It can be more difficult to decoupage glass than many other surfaces. The reason for this is decoupage involves gluing paper cutouts, painting and, occasionally, using gold leaf. All of these procedures require a medium to be adhered to the substrate. When the substrate is glass, the smooth nonporous surface of can make adhering anything to it problematic. To keep from getting frustrated while practicing this form of art, remember the following five tips.
1. Clean the Base
To ensure that the artwork sticks to the glass, no dust or dirt can remain on it. To prep the base, wash it with soap and water. Water may not clean the glass as thoroughly as needed though. After it has been washed, glass must be wiped with alcohol and dried once again.
2. Make Copies of the Originals
Even if glass isn’t the substrate, it is always a good idea to make copies of the original art that is going to be cut up for the decoupage. Copies are like an insurance policy that can save a project when the original attempt goes awry. If the back-up copies must be used and were made on an ink jet printer, use low moisture content glue to keep the ink from smearing.
3. Use the Backside of the Glass
Apply the art to the side of the glass that is not touched. For instance, if attempting to decoupage a glass platter, flip the platter over and apply the cut out images to the bottom. The images will still be visible through the glass and the lacquer that is applied to seal the art will not distort the smooth surface of the platter. Also, with the art on the back, food that is placed on the platter will never touch the lacquer.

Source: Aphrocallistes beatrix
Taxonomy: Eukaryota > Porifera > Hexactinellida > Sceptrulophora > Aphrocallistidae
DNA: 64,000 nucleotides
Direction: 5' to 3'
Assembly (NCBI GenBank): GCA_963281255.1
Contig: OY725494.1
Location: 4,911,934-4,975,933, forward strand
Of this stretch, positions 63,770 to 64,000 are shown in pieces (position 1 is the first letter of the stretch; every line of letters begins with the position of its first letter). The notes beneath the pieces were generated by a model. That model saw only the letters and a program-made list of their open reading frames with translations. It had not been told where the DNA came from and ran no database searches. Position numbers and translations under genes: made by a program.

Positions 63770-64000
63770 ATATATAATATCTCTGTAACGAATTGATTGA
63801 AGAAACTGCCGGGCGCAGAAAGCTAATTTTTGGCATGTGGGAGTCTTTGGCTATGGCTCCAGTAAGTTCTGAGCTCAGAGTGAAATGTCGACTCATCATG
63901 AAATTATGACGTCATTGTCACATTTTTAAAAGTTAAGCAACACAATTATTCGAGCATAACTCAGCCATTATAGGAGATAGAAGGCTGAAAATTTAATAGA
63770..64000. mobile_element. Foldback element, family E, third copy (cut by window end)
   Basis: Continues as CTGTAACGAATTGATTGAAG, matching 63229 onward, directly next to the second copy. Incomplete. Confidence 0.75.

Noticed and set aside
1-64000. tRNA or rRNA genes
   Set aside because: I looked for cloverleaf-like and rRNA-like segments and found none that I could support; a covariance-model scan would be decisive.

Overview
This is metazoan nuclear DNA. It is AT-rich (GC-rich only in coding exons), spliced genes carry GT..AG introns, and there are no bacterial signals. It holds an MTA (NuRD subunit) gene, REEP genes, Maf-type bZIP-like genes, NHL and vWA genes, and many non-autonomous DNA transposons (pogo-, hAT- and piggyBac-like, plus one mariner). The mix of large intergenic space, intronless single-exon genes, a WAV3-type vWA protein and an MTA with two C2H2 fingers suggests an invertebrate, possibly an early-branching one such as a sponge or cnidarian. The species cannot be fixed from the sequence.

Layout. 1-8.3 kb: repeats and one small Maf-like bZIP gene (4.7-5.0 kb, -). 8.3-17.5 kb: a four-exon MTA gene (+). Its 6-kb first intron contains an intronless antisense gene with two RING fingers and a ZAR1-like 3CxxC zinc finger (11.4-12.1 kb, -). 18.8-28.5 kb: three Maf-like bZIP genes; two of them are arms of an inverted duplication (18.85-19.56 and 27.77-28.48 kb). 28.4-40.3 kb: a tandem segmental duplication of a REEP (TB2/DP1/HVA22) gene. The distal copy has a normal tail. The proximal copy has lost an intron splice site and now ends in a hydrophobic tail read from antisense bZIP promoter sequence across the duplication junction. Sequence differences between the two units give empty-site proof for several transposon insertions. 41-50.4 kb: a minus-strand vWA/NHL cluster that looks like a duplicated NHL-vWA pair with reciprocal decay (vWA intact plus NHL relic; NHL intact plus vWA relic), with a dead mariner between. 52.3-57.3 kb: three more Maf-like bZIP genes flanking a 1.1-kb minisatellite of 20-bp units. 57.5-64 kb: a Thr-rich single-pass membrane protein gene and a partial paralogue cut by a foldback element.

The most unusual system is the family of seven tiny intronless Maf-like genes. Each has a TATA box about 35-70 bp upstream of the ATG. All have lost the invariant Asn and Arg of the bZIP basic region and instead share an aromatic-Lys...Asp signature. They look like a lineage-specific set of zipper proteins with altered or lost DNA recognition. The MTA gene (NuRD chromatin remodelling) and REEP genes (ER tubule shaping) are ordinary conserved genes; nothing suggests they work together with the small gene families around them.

4. Use Thin Glue
Decoupage glue tends to bunch up when applied to nonporous surfaces such as glass. To keep this from happening it is wise to thin the glue as it is applied. The easy way to do this is to dip the glue brush in water first and then into the glue before brushing it onto the art. If back-up copies that were printed on an ink jet printer must be used, and the glue is bunching because it is too thick, it may still be possible to thin the glue without smearing the ink. If not, it may be necessary to try different glue, or make laser copies of the ink jet images. Using a paintbrush, paint the glue onto the glass first and then to the artwork as well. Press the artwork against the glass and let dry.
5. Remove and Air Bubbles
The surface of the glass is smooth and to look like it’s painted on, the decoupage should be too. Make sure to carefully remove any air bubbles by rubbing them out with a finger or using a rubber brayer. A rubber brayer is a tool that can be found at most art stores and is like a rolling pin mounted onto a paint brush handle. The rolling portion is made of soft or hard rubber so that it won’t scratch the glass below the art. Once all the bubbles are gone, apply a decoupage finishing lacquer to complete the project.